It’s that time of year when you see the racks of oddly configured swaths of cloth hanging in the front of stores. Bathing suits: absurd, wrong-headed garments. I continue to be mystified by how people continue to buy and wear them.

It’s a given that women of a certain age don’t like the way they look in bathing suits. The comic strip Cathy has made this a seasonal riff. But the cartoon misses the point in linking problems with bathing suits to female vanity. It’s not about vanity; it’s about modesty. Not about looking fat but about being naked.

Even as a child, I understood this. As I ran under the sprinkler in my electric orange two-piece, I knew that it was one thing for me, with my hairless legs and flat chest, to wear such a scanty,… More…

 

“I’m like, I don’t believe this shit.” That’s the opening line of Jay McInerney’s Story of My Life. The thought is coming from Alison Poole, the protagonist of the novel (if you can use that term). McInerney based the character of Alison Poole on a woman he dated in the ’80s. Her name back then was Lisa Druck. She later married a guy named Alexander Hunter III and changed her name to Rielle Hunter. Then she had an affair with presidential candidate John Edwards. The rest is tabloid history. This shit really is hard to believe.

With those first two words — “I’m like” — it is clear that this is not your classic life story. Compare, for instance, the first sentence of Hans Christian Andersen’s The True Story of My Life. It goes, “My life is a… More…

Publishing – and not just nature – abhors a vacuum, and the chasm between Peter Kramer (Listening to Prozac) and the assorted others who sing the praises of psychopharmacology, and the group led by folks like Eric G. Wilson (Against Happiness) who believe depression is good for you, certainly was airless. It was only a matter of time before the industry tried to fill the gap with books that acknowledged people’s growing distrust of Prozac and its brethren but also their belief that depression is something that should be fought and eradicated.

Unstuck: Your Guide to the Seven-Stage Journey Out of Depression by James S. Gordon. Penguin. 448 pages. $16.00 (new in paperback). The Depression Cure: The 6-Step Program to Beat Depression without Drugs by Stephen S. Ilardi. De Capo Lifelong Books. 304 pages. $25.00.

The last few… More…

Last week, the BBC informed the world that many persons would like the music of AC/DC to accompany them in the act of shuffling off their mortal coils. This information came by way of a poll asking people in Britain what song they would like to have played at their own funeral. There were, of course, the usual religious songs—”The Lord Is my Shepard,” “Amazing Grace” —as well the expected classical such as like Schubert’s “Ave Maria” and Pachelbel’s “Canon in D Major.”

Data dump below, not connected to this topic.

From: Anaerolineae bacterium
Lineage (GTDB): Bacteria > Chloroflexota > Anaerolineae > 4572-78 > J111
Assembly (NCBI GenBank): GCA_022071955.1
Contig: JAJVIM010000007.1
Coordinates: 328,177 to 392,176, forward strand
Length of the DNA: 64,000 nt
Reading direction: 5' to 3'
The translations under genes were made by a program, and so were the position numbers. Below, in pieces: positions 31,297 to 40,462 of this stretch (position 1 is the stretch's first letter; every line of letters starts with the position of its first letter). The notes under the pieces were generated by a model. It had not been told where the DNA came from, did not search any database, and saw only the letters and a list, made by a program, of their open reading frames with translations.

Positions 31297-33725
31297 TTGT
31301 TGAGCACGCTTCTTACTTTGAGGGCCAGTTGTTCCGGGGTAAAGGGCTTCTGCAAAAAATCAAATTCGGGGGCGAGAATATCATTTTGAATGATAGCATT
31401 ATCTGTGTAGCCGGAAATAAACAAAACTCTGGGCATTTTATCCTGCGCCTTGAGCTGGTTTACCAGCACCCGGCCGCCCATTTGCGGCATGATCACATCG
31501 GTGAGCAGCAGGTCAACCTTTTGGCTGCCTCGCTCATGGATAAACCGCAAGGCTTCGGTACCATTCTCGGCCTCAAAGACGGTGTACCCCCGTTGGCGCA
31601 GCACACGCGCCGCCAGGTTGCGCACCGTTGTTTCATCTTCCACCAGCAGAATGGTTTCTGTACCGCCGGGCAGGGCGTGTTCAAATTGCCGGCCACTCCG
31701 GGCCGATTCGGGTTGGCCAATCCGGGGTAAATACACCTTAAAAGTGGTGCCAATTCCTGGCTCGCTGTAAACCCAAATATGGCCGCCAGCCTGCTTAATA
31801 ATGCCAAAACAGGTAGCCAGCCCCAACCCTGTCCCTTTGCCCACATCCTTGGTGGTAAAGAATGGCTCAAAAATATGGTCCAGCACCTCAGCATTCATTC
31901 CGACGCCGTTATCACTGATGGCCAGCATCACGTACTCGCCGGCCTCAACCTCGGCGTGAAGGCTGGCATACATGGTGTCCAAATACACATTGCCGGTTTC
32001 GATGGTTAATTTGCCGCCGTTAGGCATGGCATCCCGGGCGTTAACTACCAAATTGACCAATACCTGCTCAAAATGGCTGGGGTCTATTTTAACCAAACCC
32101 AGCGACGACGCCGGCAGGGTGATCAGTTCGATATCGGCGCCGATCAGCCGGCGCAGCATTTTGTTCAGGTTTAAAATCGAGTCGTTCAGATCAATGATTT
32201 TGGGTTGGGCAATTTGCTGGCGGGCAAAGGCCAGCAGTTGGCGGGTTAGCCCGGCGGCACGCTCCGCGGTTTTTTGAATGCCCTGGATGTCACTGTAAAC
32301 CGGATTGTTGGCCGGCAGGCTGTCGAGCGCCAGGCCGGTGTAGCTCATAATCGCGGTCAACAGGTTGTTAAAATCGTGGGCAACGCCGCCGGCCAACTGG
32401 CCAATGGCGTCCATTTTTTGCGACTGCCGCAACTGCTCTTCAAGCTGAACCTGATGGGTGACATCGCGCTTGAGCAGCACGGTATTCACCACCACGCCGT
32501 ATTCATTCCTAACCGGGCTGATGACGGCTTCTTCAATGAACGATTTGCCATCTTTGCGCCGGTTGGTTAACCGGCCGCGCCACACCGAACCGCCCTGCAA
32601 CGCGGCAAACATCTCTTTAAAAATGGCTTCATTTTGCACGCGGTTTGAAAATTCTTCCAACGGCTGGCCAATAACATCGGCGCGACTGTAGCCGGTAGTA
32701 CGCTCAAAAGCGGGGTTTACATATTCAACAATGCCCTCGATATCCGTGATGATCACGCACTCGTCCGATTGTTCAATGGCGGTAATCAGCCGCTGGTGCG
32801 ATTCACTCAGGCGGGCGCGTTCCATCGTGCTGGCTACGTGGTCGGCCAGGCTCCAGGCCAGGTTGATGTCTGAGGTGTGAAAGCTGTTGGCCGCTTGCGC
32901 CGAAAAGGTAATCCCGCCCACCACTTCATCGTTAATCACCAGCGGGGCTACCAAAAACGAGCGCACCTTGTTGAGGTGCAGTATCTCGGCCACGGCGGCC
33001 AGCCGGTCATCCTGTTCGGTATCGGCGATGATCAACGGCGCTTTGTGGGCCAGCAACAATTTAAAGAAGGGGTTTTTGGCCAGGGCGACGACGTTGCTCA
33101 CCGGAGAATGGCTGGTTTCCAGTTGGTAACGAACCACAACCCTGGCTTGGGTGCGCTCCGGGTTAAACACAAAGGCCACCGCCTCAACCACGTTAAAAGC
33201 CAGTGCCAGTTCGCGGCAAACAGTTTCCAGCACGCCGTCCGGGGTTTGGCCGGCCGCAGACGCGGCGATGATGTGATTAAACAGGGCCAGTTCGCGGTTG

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Final Edition What About Bob?

It’s the secular songs, though, that are more surprising. There is the aforementioned AC/DC coming in with “Highway to Hell,” Queen’s “Another One Bites the Dust,” as well as Meatloaf’s “Bat out of Hell.” The secularists are, it seems, uncomfortable with God but on fairly good terms with… More…

Americans might have flocked to Paris in the ’20s, but the real action was in Berlin — the modern Babylon where every night felt like New Year’s Eve and any pleasure could be obtained for a price. In fact, if ever a historical era blurred into one continuous, manic party, it was Berlin in the Weimar years. (The name Weimar Republic comes from the small city where Germany’s first democratic constitution was drawn up; it lasted from 1919 until the Nazi takeover in 1933). Berliners had always enjoyed a reputation for licentious behavior and artistic rebellion; many Germans blamed the invigorating Berliner Luft, Berlin wind, for encouraging a tendency to perversion. But the defeat in the World War I and the hyperinflation that followed seemed to shatter any vestige of security and restraint. By 1923, it was as if there really was a whiff of cocaine in the breeze: “The… More…

 

Has America really lost its passion for antifungal clown clogs so quickly?

In February 2006, Crocs, Inc. raised $208 million in its IPO; it was the most successful stock market debut for a footwear company in the history of feet.  In 2007, Crocs sold 30 million pairs of shoes worldwide. In October of that year, its stock price hit $75 per share, giving the company a market cap of $6 billion. In 2008, revenues declined $126 million from the previous year, with a 44 percent drop in the fourth quarter alone. A couple of weeks ago, Crocs’ auditors expressed “substantial doubt about the company’s ability to continue as a going concern.”  This week, the company is scrambling to find a way to pay off a $22.4 million debt on its revolving credit line. Its… More…

Everyone loves a party open to all comers, and the emperors of Rome were history’s most magnanimous hosts. But while their citizens were accustomed to lavish freebies, living as they did on grain handouts and endless public entertainments, one particular day — April 21, 248 A.D. — must have stood out as the ultimate bash. That was when the ancient megalopolis hosted the world’s first and most opulent millennial celebrations, marking 1,000 years since the city’s foundation by the shepherd Romulus.

It was the mother of all anniversaries, and everything was laid on.

At the time, the empire had been weathering some hard knocks — the early third century had seen repeated barbarian incursions and civil strife — but Rome was still the undisputed… More…